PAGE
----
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Today is Monday, May 17. We’re tracking 2,158 voting bills that have been introduced so far this session. There are 407 anti-voter bills and 1,262 pro-voter bills, with the remainder being either neutral, mixed, or unclear in their impact.
The Bad News: After weeks of legislative in-fighting, Arizona’s legislature passed a bill purging voters from the state’s very popular Permanent Early Voting List, and the governor swiftly signed it the very same day. Meanwhile, in Wisconsin, the Senate passed two bills that would restrict mail voting and create felony-level crimes for voters and election officials. Criminalizing behavior by voters and election officials is a part of a larger trend this year, with 232 bills introduced that would create or expand election-related crimes.
The Good News: Connecticut’s bill to end prison gerrymandering has passed each chamber and heads to the governor’s desk. In New York, voters will now decide on same day registration and no-excuse absentee, with the legislature passing bills last week that put these issues on November’s ballot.
Looking Forward: This week, we’re expecting Texas to call a conference committee to reconcile the very different House and Senate versions of the anti-voter elections omnibus bill. And on Wednesday, the North Carolina Senate’s Redistricting and Elections Committee will hear a bill that would require voters to return their completed mail ballots much earlier and shorten the absentee ballot request window.
Here are the details:
Arizona enacts legislation to purge voters from permanent vote by mail list. Arizona Governor Doug Ducey signed S.B. 1485 into law last week, paving the way to purge more than 100,000 voters from the state’s extremely popular Permanent Early Voting List (PEVL). Over three million Arizona voters (and 73% of those who voted in the 2020 election) are enrolled in PEVL. The new law will remove voters from the list if they fail to vote using a mail ballot in two consecutive election cycles — and will rename it the “active early voting list.”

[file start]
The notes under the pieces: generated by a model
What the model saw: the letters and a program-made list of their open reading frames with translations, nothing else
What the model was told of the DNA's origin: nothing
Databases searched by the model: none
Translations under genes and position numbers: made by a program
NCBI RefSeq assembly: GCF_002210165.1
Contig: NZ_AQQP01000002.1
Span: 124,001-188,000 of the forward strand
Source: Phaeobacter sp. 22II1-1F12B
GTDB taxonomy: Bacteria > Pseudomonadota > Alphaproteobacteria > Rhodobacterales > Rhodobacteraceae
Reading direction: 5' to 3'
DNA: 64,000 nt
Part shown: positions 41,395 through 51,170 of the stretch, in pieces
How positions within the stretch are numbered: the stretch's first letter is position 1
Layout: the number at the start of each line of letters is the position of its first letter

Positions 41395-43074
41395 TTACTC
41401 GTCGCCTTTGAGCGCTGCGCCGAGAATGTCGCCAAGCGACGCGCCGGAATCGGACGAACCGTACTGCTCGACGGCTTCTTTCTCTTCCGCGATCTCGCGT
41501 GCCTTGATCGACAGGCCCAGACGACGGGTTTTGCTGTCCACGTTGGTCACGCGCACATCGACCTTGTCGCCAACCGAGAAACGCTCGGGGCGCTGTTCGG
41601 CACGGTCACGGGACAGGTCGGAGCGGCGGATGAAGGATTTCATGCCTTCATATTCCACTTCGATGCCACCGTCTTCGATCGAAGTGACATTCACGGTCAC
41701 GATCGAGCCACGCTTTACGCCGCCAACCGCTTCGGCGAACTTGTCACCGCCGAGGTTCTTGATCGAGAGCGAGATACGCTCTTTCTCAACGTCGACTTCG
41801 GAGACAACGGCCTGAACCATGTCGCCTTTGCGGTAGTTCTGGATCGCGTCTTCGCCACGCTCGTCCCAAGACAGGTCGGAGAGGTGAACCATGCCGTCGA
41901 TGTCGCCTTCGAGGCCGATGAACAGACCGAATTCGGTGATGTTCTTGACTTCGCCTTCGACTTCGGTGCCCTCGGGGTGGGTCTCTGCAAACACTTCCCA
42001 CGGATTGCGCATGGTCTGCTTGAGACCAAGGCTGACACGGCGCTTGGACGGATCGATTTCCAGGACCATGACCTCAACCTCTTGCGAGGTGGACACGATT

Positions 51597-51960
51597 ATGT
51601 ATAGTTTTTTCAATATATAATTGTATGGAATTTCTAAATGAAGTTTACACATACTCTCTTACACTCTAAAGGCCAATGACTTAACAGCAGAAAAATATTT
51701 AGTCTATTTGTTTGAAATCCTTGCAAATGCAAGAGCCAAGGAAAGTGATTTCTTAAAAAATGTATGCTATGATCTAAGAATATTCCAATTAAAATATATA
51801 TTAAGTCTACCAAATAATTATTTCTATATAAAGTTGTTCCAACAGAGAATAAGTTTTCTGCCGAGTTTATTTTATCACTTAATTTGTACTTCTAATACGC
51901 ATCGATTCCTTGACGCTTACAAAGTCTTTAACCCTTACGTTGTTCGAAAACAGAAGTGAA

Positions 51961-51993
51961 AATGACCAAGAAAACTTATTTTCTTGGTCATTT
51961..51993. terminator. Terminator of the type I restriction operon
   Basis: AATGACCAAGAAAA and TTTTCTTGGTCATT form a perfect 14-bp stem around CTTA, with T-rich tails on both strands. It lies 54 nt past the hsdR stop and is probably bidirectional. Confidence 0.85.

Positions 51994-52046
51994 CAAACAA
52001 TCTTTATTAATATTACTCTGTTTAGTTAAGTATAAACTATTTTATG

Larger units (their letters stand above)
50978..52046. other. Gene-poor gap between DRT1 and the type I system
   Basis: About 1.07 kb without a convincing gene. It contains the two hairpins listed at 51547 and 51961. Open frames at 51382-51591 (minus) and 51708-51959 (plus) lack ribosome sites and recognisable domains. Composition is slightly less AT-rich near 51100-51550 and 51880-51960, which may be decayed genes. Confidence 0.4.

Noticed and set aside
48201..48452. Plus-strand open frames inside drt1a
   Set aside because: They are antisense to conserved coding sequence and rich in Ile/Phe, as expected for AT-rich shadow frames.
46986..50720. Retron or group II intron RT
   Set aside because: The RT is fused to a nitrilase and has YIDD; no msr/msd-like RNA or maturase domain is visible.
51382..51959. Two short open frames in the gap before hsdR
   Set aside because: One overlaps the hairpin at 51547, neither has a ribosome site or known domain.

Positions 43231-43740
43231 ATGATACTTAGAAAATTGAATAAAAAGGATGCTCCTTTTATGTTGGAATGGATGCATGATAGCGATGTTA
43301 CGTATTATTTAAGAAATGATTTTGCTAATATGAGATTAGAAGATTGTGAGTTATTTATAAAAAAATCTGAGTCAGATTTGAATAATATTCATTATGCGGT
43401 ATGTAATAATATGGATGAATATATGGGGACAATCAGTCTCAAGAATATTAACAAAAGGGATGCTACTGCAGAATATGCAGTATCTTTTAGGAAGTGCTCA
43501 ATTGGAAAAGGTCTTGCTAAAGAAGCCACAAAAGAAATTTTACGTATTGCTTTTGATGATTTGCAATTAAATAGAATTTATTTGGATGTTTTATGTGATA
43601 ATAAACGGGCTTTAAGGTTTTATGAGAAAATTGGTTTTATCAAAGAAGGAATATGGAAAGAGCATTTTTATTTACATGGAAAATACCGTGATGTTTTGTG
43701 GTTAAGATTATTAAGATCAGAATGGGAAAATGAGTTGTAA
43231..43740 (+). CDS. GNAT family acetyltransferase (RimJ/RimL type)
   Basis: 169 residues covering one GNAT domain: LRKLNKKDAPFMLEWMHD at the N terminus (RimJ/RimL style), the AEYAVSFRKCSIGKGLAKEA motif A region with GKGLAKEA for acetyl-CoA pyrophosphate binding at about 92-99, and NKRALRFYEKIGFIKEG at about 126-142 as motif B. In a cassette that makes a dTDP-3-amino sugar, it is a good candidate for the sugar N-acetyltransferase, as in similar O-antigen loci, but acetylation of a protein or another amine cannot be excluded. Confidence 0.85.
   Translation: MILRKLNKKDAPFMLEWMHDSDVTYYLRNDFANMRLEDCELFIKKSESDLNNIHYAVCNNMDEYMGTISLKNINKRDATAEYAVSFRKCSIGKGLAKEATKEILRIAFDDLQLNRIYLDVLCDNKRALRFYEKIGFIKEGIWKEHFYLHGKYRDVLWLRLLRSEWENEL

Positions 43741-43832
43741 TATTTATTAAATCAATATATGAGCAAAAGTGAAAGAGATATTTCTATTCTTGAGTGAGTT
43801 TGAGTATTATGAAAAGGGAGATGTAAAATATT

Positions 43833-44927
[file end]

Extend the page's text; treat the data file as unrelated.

New York takes election reform bills to the voters. New York passed bills last week that propose constitutional amendments to allow same day registration and no-excuse absentee voting. This was the last step to get these measures on the ballot in November. If the voters ratify each of them, the state constitution will be amended so that it no longer prohibits these common-sense policies.
Oklahoma simultaneously expands early voting and restricts vote by mail. On Tuesday, Oklahoma enacted a bill that adds a day of early voting for even year general elections. However, the legislation also significantly shortens the window a voter has to apply for a mail ballot — moving the deadline from the Tuesday before Election Day to the thirdMonday before Election Day.
Wisconsin’s legislature advances bills to restrict mail voting. In Wisconsin, the Senate passed two anti-voter bills last week. One would severely restrict drop box availability, create a new felony-level crime for people who help others return their ballot, and prohibit “Democracy in the Park”-type events where voters safely and securely drop off absentee ballots. (One event in Madison last year collected nearly 11,000 ballots.) The other bill would threaten election officials with a number of felony-level crimes. These bills now head to the Assembly. Meanwhile, the state Assembly passed a bill to restrict the ability of elections officials to use private grant money to smoothly run elections. That bill now heads to the Senate.
Connecticut moves closer to ending prison gerrymandering and allowing no-excuse absentee voting. A bill that would end prison gerrymandering heads to the governor’s desk after passing the Connecticut House on Wednesday. The House also passed a resolution to amend the constitution to allow no-excuse absentee voting, by a vote of 104 to 44. Because it passed with just under 75% support, it will not reach the ballot in 2022. It will be on the ballot in 2024 if the state Senate passes the resolution this session and both chambers pass it by a simple majority in 2023.
Texas moves forward with new felony election crime; conference committee on anti-voter omnibus bill expected this week. In Texas, the Senate passed a House bill that would create a second degree felony for counting invalid votes or not counting valid votes. An amendment on Wednesday improved the bill by adding the requirement that the violation be “knowing.” The bill, which started in the House, returns now to the House for concurrence. This week, we expect Texas to call a conference committee to reconcile the House and Senate versions of their anti-voter elections omnibus bill.
Mail voting restrictions are expected to be heard in North Carolina this week. On Wednesday this week, North Carolina’s Senate Redistricting and Elections Committee will hear S.B. 326, a bill which will require all absentee ballots to be received by 5 p.m. on Election Day to be counted. Current law requires absentee ballots to be postmarked by Election Day and received within three days after Election Day. The bill would also shorten the mail ballot request period by a full week.
This update is powered by VRL’s State Voting Rights Tracker: tracker.votingrightslab.org